Matt's family attended a Foxhunting Forum at Hamvention where they met long-time Ohio radio-orienteer Bob Frey WA6EZV. According to Matt, "Bob said, 'Why don't you come out and try it?' So last year when the USA championships were in Virginia, my daughter and I went there. Mackenzie was nine at the time. I reached out to organizers Ruth and Joseph and they were very accepting of the idea that we could try this out together."
KC9SEM and KD9VVU had such a good time in 2022 that the entire family decided to travel to Sulfur Springs for the 2023 championships. They wanted to compete against each other in two-person teams. There's no provision for that in the IARU rules, but the organizers created a special two-meter family category for them on Saturday, the first classic competition day. Their goal was to find four foxes.
Team 2 was Matt and son. "Jacob did great," said Matt. "I had the antenna and he had the clipboard with the map. I would ask where he thought we were. I had him draw bearing lines on the map and then asked where he thought the transmitter would be. I put it all on him. We found three foxes and I think we just missed the time limit by about 30 seconds.
"It was great because the organizers and other participants were very supportive," Matt concluded. "We know we didn't qualify for medals because we were teams, but it gave the kids experience and it was fantastic for them. It was nice to have people that we didn't know welcome us with open arms, accept us and provide the opportunity to experience the sport."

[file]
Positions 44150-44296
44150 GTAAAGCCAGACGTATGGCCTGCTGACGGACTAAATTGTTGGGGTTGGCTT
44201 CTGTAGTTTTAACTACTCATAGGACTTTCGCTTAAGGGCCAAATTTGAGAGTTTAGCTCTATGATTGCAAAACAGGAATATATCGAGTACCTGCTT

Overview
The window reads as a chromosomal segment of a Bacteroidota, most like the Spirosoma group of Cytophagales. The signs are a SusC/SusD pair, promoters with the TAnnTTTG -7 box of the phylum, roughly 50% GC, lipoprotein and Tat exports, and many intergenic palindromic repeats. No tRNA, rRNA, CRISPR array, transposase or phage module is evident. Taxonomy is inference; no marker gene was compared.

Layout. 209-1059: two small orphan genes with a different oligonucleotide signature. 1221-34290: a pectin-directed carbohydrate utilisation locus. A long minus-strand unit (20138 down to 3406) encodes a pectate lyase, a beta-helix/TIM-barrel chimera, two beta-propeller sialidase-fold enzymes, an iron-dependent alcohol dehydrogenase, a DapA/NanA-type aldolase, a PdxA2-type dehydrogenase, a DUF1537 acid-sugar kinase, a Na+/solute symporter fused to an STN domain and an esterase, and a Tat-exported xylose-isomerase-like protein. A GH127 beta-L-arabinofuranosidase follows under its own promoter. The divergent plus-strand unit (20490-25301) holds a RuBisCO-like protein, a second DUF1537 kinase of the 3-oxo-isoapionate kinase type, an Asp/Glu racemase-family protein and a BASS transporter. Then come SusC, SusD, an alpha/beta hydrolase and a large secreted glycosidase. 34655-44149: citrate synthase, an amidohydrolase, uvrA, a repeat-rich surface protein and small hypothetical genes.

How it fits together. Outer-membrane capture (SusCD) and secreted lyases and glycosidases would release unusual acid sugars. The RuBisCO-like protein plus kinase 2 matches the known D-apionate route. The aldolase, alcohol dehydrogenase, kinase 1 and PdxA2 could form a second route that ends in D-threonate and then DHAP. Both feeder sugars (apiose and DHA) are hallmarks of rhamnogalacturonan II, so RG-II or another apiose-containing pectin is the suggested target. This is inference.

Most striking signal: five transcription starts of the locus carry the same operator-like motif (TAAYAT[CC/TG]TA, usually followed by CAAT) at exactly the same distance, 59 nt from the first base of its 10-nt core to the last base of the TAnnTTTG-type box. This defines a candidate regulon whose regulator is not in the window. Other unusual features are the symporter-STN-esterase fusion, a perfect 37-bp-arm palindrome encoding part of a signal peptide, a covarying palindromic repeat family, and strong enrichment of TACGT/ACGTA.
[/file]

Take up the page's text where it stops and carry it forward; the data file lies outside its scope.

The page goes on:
Matt says he plans to take the family to Michigan in 2024 for the USA championships. I'm sure that before long, Mackenzie and Jacob, as well as their parents, will be taking on the courses as individuals.
Here are links to the official results.
Sprint competition, Thursday, April 20
FoxOring competition, Friday, April 21
Classic competition, First Day, Saturday, April 22
Classic competition, Second Day, Sunday, April 23
Portions of this report have been excerpted from my Homing In column in the August 2023 issue of CQ Amateur Radio magazine.
Joe Moell KØOV
Go to Championships Foxhunting News -- Recent and upcoming ARDF championships events
Go to International-Style Foxhunting Comes To The Americas -- How we're getting the ball rolling
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Go to Foxhunting for Scouts -- Let's get the kids involved
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This page updated 1 February 2024